So you thought your taxes were settled?

HMRC have had yet more success in moving the goalposts – and back-dating the move. This would play havoc in the football league. It could play havoc with tax payers generally. Tax liabilities for past years, which are thought to be agreed and settled, may yet be recalculated because of a change in the accepted interpretation of some of the rules. It is bad enough that HMRC can make ‘discoveries’ (of errors) to upset tax for earlier years, but their apparent ability to have a re-think and thereby change the basis of calculation some years in the future is a worrying trend. There should and must be better certainty than that.

The present matter concerns a businessman, Robert Gaines-Cooper, who has been treated as non-resident (in the UK) for many years. He has relied on spending no more than 91 days in the UK in any one year, which has been the accepted test for residency for some time.  HMRC have recently disputed this basis and the courts (so far) have agreed and allowed them to back-date the ruling. HMRC have successfully claimed that the tax-payer has not been non-resident because he had not cut his ties with the UK.  He retained a large estate in Berkshire, where he grew up, and other aspects of his life indicated he remained resident and ordinarily resident in the UK, despite abiding by the ’91 day’ rule.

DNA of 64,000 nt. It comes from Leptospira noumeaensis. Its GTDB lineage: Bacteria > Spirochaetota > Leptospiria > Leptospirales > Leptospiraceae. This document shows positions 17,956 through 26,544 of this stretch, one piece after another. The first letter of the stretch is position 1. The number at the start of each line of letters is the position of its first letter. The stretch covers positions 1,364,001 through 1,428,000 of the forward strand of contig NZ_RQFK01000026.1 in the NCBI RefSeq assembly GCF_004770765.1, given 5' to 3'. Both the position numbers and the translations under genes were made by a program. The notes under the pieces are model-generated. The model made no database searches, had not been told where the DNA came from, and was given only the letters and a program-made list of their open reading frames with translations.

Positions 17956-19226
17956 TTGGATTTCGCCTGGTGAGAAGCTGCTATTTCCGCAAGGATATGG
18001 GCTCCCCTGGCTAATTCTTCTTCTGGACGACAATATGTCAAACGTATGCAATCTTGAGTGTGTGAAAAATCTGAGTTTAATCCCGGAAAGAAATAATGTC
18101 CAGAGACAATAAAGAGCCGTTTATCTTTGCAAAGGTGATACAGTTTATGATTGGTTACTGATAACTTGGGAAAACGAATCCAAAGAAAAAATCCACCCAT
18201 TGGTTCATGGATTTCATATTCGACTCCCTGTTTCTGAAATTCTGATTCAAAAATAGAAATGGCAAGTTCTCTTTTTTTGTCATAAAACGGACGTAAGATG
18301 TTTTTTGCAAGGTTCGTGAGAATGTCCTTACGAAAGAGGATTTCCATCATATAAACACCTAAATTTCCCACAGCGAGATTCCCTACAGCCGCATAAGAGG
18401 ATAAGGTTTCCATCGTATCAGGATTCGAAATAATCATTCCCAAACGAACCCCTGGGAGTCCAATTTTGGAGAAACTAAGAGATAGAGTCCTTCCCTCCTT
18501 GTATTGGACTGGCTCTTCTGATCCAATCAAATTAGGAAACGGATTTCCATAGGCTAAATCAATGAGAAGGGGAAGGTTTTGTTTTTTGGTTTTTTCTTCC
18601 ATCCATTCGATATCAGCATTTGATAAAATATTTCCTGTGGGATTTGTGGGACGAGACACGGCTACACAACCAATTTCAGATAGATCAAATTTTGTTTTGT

It is too early to say what approach HMRC will take with this ruling and how they will try to apply it in other cases – but we must all be aware that HMRC’s powers are changing and their ability to change the rules retrospectively is difficult, if not impossible to guard against.

I suspect that HMRC’s intention is to stop people trying to manipulate tax rules with tax avoidance schemes in the knowledge that the schemes are likely to be overturned retrospectively. Schemes are often arranged in the certain knowledge that their life-span is limited. The schemes will have little point if their life-span is nil as a result of back-dated legislation or interpretation. I think I would applaud that – but whose judgement determines what is effective tax-planning and what is tax avoidance? And who gets caught next with an unexpected back-dated tax bill? (and lawsuit?).